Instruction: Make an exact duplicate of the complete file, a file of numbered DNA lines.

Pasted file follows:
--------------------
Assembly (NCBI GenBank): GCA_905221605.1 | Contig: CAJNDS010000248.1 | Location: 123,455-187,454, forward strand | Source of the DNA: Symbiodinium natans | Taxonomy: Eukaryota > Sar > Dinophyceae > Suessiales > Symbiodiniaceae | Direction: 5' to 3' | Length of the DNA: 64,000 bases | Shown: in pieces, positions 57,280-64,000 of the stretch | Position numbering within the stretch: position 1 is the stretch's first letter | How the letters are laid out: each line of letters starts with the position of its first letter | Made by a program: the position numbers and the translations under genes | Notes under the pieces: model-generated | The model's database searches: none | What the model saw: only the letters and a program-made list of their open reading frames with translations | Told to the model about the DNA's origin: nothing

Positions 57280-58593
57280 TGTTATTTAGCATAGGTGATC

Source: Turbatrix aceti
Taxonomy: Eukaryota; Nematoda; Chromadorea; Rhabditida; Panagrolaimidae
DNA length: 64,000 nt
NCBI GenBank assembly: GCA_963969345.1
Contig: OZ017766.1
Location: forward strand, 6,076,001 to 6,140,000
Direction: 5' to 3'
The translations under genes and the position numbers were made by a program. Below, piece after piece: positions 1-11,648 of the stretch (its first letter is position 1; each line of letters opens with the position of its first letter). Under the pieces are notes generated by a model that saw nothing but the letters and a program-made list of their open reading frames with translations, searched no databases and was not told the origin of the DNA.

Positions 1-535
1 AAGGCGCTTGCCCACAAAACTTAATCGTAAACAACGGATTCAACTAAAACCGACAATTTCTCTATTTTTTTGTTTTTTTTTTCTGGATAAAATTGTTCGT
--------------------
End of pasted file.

Assembly (NCBI GenBank): GCA_905221605.1 | Contig: CAJNDS010000248.1 | Location: 123,455-187,454, forward strand | Source of the DNA: Symbiodinium natans | Taxonomy: Eukaryota > Sar > Dinophyceae > Suessiales > Symbiodiniaceae | Direction: 5' to 3' | Length of the DNA: 64,000 bases | Shown: in pieces, positions 57,280-64,000 of the stretch | Position numbering within the stretch: position 1 is the stretch's first letter | How the letters are laid out: each line of letters starts with the position of its first letter | Made by a program: the position numbers and the translations under genes | Notes under the pieces: model-generated | The model's database searches: none | What the model saw: only the letters and a program-made list of their open reading frames with translations | Told to the model about the DNA's origin: nothing

Positions 57280-58593
57280 TGTTATTTAGCATAGGTGATC

Source: Turbatrix aceti
Taxonomy: Eukaryota; Nematoda; Chromadorea; Rhabditida; Panagrolaimidae
DNA length: 64,000 nt
NCBI GenBank assembly: GCA_963969345.1
Contig: OZ017766.1
Location: forward strand, 6,076,001 to 6,140,000
Direction: 5' to 3'
The translations under genes and the position numbers were made by a program. Below, piece after piece: positions 1-11,648 of the stretch (its first letter is position 1; each line of letters opens with the position of its first letter). Under the pieces are notes generated by a model that saw nothing but the letters and a program-made list of their open reading frames with translations, searched no databases and was not told the origin of the DNA.

Positions 1-535
1 AAGGCGCTTGCCCACAAAACTTAATCGTAAACAACGGATTCAACTAAAACCGACAATTTCTCTATTTTTTTGTTTTTTTTTTCTGGATAAAATTGTTCGT